It’s been said that life is often an interesting collision of opportunity and irony — a fascinating mix of fortunes and fates, with sometimes surprising results. I was reminded of this recently as I delivered my maiden speech in the Senate.
There’s irony inherent in Confederation, too: 150 years ago, four colonial governments united to form a new nation. Three of these colonial governments were on Mi’kmaw lands. Our land, in the Gaspé region of Lower Canada, in Northern New Brunswick and in Nova Scotia became a big piece of what formed the Dominion of Canada.
So from the perspective of opportunity, the Mi’kmaw Nation played a large part in the birth of Canada. But it’s ironic for our nation that this is the case — as we were never involved, never consulted, never invited to the coming together of this new nation of Canada. That’s an even greater irony because the Royal Proclamation of 1763 — a legal declaration on behalf of the British sovereign — made a covenant that our lands would not be taken without our consent.
And now, 150 years since Confederation, the circle is complete: Canada has taken the opportunity to welcome the first Mi’kmaw senator into the upper chamber of its Parliament. It’s good to be there. It’s right that the Mi’kmaw Nation has finally been welcomed into Confederation.
For the Mi’kmaw Nation in the pre-Confederation days, our treaties of peace and friendship reflected a foundation of equal partnership and mutual respect. But this ended in 1876, when Parliament passed the Indian Act; partnership and respect succumbed to a regimen of dispossession of our lands, cultural genocide, subservience and ultimately a culture of dependency upon the federal government for survival.
In 1887, prime minister John A. Macdonald declared, “the great aim of our legislation has been to do away with the tribal system and assimilate the Indian people in all respects with the other inhabitants of the Dominion as speedily as they are fit to change.”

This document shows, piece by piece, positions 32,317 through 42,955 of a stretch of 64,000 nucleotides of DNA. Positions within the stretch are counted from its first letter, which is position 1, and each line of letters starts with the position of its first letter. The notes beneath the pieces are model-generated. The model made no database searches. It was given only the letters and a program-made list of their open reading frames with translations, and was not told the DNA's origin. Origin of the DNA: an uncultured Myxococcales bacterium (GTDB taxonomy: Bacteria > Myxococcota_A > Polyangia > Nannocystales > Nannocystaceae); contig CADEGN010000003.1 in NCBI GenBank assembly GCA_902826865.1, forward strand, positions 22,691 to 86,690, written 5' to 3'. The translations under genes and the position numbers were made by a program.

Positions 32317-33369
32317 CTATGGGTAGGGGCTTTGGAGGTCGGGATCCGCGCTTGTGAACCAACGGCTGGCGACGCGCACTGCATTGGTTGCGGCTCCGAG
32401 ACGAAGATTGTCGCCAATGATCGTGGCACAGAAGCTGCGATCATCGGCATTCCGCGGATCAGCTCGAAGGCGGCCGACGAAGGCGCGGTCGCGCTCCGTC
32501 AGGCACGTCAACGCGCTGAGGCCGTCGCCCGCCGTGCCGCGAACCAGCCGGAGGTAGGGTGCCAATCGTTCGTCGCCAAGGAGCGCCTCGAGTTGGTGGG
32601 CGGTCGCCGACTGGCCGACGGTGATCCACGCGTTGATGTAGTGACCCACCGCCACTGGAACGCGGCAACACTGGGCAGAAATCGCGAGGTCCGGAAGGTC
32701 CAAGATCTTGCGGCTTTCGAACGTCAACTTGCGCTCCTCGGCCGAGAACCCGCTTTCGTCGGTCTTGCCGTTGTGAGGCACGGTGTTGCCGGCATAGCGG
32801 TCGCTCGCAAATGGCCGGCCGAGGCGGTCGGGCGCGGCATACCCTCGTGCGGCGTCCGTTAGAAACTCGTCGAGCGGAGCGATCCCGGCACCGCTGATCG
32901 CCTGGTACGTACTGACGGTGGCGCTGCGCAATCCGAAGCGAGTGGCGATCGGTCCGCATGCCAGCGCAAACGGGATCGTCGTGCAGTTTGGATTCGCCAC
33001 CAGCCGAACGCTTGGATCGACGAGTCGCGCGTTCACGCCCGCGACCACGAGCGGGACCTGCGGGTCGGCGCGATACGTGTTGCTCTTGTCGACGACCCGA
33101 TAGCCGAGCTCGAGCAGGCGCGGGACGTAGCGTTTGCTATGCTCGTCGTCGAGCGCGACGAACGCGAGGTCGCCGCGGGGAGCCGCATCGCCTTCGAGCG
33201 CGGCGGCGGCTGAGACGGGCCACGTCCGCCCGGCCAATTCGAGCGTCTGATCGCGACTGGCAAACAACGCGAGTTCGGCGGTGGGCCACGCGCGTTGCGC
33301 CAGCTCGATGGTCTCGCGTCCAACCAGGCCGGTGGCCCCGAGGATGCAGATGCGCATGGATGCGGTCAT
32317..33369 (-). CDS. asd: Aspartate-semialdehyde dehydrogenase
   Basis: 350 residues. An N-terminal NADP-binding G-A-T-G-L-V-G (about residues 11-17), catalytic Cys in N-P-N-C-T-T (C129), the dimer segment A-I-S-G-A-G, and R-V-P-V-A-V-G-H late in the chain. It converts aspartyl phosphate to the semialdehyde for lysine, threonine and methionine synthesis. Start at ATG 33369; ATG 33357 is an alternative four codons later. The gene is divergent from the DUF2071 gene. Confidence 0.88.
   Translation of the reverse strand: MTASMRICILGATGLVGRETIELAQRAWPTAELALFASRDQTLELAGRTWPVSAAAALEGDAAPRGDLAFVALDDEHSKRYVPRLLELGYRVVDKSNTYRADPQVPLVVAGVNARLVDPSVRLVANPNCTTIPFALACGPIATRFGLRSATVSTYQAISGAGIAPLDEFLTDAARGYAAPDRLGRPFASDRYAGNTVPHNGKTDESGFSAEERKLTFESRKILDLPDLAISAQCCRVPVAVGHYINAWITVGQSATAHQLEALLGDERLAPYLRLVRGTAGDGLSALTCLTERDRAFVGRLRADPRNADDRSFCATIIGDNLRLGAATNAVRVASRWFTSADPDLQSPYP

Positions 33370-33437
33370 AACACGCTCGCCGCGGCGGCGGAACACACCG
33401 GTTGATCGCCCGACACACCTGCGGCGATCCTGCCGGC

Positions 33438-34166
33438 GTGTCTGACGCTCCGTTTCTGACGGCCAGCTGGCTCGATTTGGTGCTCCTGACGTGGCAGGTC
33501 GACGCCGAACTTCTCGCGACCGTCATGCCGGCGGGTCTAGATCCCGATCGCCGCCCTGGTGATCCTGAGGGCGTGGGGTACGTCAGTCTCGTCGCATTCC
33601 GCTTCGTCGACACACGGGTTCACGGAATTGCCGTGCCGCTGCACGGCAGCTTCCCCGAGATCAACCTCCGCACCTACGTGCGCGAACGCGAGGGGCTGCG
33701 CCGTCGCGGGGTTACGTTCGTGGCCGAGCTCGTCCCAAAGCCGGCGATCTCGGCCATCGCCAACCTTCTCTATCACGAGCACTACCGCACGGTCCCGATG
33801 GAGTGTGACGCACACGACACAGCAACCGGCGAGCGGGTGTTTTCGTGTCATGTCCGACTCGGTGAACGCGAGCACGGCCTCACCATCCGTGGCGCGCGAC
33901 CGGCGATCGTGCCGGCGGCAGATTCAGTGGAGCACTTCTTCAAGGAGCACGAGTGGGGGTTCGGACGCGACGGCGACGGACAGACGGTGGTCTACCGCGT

If we are to achieve real reconciliation, we must acknowledge the truth and its often painful lessons. Because sometimes the uncomfortable tension of the truth can become the coiled spring that can catapult us into a better future.
And a better future is exactly what we have built in my home community of Membertou. But just 20 years ago, it was a very different Membertou that was shackled to the hopelessness of the Indian Act.
From 1976 to 1981, I served as the band manager for Membertou, one of a handful of staff. Indian agents oversaw on Indian Affairs’ behalf, literally and absolutely, every aspect of our operations.
There was no economic development, no employment prospects. No hope. No future. The Indian Act was a model of nearly absolute and complete dependency, where 100 per cent of your existence was based on Indian and Northern Affairs Canada payments.
In the early 1980s, we tried to work with the federal government on business programs for First Nations. Its feasibility study determined that our best shot at economic success was to get into the pipe manufacturing business, making irrigation pipe systems for farm fields.